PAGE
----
Infineon TPM chipsets that come with many modern-day motherboards generate insecure RSA encryption keys that put devices at risk of attack.
TPM stands for Trusted Platform Module (TPM), which is an international standard for secure cryptoprocessors that are used to store critical data such as passwords, certificates, and encryption keys.
At the hardware level, TPMs are dedicated microcontrollers that co-exist on the main system board (motherboard) and provide hardware isolation and generate and store artifacts used to authenticate the platform, such as passwords, certificates, or encryption keys.
According to a security alert issued by Infineon last week, a vulnerability in the Infineon TPM firmware results in the generation of weak RSA keys. Only Infineon TPMs based on the TCG specification family 1.2 and 2.0 are affected.
The vulnerability allows for an attack on RSA1024 and RSA2048, and affects chips manufactured as early as 2012. RSA encryption works by encrypting data with a dual private and public key. The attack allows an attacker to determine the private key.
Infineon, a German semiconductor company, is one of the many TPM vendors currently used in production, so not all motherboards are affected.
Infineon issued a firmware update last week and has forwarded the update to motherboard vendors which are now working on integrating the Infineon TPM firmware update into all their products.
TPMs are typically used in business laptops, routers, embedded and IoT devices. Known affected vendors include Acer, ASUS, Fujitsu, HP, Lenovo, LG, Samsung, Toshiba, and other smaller Chromebook vendors.
"The information in this security bulletin should be acted upon as soon as possible," says HP in a security alert issued today.
"The vulnerability weakens public key resistance against attacks that are used to deduce the corresponding [RSA] private key," said Fujitsu in a similar alert.
"RSA public keys generated by the Infineon TPM for use by certain software programs should be considered insecure," said Lenovo. "Only software that uses RSA keys generated by the TPM is affected by this vulnerability."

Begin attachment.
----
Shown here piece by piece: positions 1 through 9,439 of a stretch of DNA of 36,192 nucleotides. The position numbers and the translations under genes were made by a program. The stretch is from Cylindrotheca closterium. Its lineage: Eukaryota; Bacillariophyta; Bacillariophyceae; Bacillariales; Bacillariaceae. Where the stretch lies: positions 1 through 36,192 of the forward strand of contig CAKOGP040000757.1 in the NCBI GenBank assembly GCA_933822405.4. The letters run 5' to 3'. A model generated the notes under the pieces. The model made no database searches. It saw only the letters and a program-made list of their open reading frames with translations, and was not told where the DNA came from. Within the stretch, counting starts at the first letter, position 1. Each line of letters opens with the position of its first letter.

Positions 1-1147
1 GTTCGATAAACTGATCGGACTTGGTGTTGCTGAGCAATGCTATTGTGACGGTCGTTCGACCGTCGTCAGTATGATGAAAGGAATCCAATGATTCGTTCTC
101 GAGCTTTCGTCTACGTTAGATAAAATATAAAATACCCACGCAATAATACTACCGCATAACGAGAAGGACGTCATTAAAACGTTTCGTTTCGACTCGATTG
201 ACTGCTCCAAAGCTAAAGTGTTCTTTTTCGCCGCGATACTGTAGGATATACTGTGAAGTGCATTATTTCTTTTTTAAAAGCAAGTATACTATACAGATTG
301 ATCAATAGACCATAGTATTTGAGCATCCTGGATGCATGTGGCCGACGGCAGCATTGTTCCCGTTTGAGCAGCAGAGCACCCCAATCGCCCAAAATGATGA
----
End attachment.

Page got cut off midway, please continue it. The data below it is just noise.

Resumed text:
The three vendors are working on pushing out firmware updates, and they've published lists of affected products that use Infineon TPMs in their respective advisories.
Microsoft and Google have also issued security updates that mitigate the flaw.
Microsoft categorized its updates as a "workaround" that try to prevent exploitation. Users will have to check if their motherboard uses an Infineon TPM chipset and manually apply the firmware update when available, for each affected product.
The update is mitigated in different ways per Windows version. Points 8, 9, 10 in the Microsoft Advisory 170012 describes how each Windows version is affected and how users can protect themselves.
Chromebooks devices are also affected. Google has published a list of affected Chromebooks in a security advisory here. The company has also issued Chrome OS M60 to mitigate the flaw. Again, Google has released only a workaround and users will have to look for motherboard updates from their vendors.
Google also puts the vulnerability in perspective, explaining that normal users do not fit in the vulnerability's threat vector, but the issue could be exploited for targeted attacks on high-value targets.
"The currently known exploits are computationally expensive," Google says. "TPM-generated RSA keys can't be broken at large scale, but targeted attacks are possible. To summarize: There exists a practical attack against TPM-generated RSA keys, but it doesn't allow large-scale exploitation of Chrome OS devices."
Until motherboard vendors issue a new firmware update to include Infineon's TPM fix, the general recommendation is to move critical users and data handling operations to devices that have updated firmware or to devices not affected by this vulnerability.
Once users have received the firmware update, they should regenerate all TPM keys. This is done by changing all passwords for TPM-enabled apps.
Because it is hard to know what apps and OS features use the TPM, users can reset the TPM module by typing TPM.MSC in their Windows Search/Run field and resetting the TPM from there. More instructions are available in this Technet article.
UPDATE [October 16, 13:10 ET]: Post publication, the team behind this research has published a website with extra information on the attack, codenamed ROCA (Return of Coppersmith's Attack), and a website to test if RSA keys are vulnerable to the ROCA attack. A research paper will also be presented later this month at the ACM CCS security conference. The research paper will be named "The Return of Coppersmith's Attack: Practical Factorization of Widely Used RSA Moduli," and is authored by researchers from the IT Security Lab at Faculty of Informatics, Masaryk University, Czech Republic.